Sara Kawamura graduated from BSc (Hons) Biomedical Science in 2017. She is currently living in Jordan.
Sara Kawamura: humanitarian and medical work
Sara tells us about her achievements since graduation
This is Sara's story
I published a paper in Neuroscience in the UK in October 2017
"During my final year, I did my dissertation with Dr Stephen Thompson in neuroscience. One day during lab work, I saw a structure under the microscope that I have never seen before. I called in the lab technician, she has never seen it, so I emailed Dr Thompson. One week later, he came to see my slides, got so excited and said that it was a discovery! Then, I worked very hard since and produced a paper worthy of publication. Without the support and the flexibility of the University, I honestly would not have had such a great accomplishment under my name. I was also nominated to present my findings at the 'European Association for Professions in Biomedical Science (EPBS) Student Poster Award' in Salzburg, Austria."
Volunteered at the frontline of a refugee crisis on a small island in Greece in November 2017
"I went to Chios Island in Greece for a month to volunteer for a local team called Chios Eastern Shore Response Team (CESRT). I worked alongside Advocates Abroad, Frontex, SMH doctors and UNHCR, at the frontline of the Syrian, Afghan and Iraqi refugee crisis. My work there included supporting and monitoring community protection and health programs in Chios City and Vial Refugee Camp, translation and interpretation. I was on call for refugee boat landings and providing immediate care and first aid as well as successfully developing statistical campaigns for international donors, increasing donations to CESRT."
Trained as a medical technologist in Jordan in January 2018
"I was a trainee at Biolab, Jordan where I trained to perform venipunctures, as well as performing chemical, hematological, immunological, histopathological, cytopathological, microscopic, and bacteriological diagnostic analyses on body fluids."
Online courses from March 2018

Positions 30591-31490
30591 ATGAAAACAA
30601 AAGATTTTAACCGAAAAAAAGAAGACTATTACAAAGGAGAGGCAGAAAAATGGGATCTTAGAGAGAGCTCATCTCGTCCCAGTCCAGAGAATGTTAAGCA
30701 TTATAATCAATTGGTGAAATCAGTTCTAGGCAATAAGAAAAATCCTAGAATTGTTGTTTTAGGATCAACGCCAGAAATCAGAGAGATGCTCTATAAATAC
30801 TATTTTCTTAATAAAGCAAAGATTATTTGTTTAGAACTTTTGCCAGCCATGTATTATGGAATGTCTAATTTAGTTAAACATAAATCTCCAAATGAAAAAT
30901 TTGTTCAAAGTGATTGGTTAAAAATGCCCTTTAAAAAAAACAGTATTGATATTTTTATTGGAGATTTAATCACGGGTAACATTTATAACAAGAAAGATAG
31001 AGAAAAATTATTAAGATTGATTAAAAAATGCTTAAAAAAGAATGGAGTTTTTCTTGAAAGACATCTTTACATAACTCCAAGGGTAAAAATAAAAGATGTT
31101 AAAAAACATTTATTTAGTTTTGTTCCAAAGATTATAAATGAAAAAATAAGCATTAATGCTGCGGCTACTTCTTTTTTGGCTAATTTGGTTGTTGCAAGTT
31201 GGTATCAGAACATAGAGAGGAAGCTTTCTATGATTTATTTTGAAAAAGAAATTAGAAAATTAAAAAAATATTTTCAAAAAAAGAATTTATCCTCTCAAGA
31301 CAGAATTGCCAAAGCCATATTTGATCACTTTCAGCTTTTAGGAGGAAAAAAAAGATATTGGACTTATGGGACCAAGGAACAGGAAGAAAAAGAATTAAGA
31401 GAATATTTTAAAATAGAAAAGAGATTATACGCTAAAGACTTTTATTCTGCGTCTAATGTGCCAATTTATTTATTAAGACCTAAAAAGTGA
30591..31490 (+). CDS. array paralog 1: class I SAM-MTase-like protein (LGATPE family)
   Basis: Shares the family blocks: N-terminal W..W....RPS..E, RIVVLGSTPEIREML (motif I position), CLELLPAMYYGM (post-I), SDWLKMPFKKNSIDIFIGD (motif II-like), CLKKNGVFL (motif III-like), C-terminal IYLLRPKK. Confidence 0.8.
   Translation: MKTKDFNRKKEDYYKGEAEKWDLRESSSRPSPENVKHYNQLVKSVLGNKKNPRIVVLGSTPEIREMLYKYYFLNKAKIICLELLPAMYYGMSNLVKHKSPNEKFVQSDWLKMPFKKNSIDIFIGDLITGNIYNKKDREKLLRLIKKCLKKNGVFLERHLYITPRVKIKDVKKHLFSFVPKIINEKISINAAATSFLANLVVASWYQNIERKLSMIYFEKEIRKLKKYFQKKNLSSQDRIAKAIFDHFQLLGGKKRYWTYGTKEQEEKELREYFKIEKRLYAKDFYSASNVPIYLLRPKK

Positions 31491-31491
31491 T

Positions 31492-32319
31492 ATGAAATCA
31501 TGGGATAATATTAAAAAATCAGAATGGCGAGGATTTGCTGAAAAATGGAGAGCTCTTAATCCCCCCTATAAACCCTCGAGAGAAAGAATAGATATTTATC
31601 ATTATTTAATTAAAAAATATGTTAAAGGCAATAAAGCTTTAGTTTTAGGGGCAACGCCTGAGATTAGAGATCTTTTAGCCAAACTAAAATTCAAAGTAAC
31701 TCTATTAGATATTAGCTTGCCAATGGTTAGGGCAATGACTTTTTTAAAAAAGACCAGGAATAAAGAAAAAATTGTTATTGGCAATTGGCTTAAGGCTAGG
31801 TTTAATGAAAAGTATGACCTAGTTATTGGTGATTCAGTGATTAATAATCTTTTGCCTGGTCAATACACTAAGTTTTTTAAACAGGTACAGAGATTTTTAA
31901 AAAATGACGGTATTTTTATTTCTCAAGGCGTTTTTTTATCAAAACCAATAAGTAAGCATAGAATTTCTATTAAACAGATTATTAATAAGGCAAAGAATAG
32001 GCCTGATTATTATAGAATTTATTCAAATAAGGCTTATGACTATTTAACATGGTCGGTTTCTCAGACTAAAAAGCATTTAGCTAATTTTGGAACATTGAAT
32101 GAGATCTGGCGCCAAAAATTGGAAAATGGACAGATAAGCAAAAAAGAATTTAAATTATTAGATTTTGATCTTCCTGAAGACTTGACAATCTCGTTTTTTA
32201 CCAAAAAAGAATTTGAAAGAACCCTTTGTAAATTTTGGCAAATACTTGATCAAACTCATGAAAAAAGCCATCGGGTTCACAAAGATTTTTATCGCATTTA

"I have started two online courses. The first is a five-week course on 'Humanitarian Response to Conflict and Disaster' with Harvard University, Massachusetts, USA. The second is a three-month course on 'Human Rights and Development' with Curtin University, Perth, Australia.
"While doing the two online courses, I am also applying for jobs, either lab-based or NGO jobs, and wish to do a masters in Global Health and Development in two years’ time.
"In the long run, I am hoping to work at a health sector of an NGO, hence my current involvement in both the humanitarian world and the medical world."
“The University is still growing. You are able to get all the opportunities you wish for, and they will support your projects. If it wasn’t for the University giving me an opportunity, I wouldn’t already have a neuroscience publication under my name.”
"The most difficult thing I faced in my career has been finding a job. I would advise researching more about job applications: be determined and look for employers before graduation."
"Studying at Plymouth gave me many opportunities to do projects on my own. My favourites memories of studying at Plymouth are friends, events, and amazing supervisors in my final year. I stay in touch with all of my friends, and my final-year project supervisor.
"The best thing that I have done in my career is meeting people from many disciplines."
Choosing Plymouth"As time passed, I started making the most amazing friends who have become family to me. Plymouth is a smaller city, but I started to love it because I could easily go and meet up with friends whenever I wanted. No need to plan, no need for transportation hassle, just text your friends and you could meet up in five minutes!
Follow in Sara's footsteps
Experience research-informed education by exploring the scientific basis of human health, disease and therapeutics.
You'll benefit from a rich and varied learning environment that highlights recent developments and examines how these inform clinical and diagnostic practice. Receive the input of internationally-recognised researchers and NHS staff and open up a range of employment opportunities in both industrial and public research laboratories.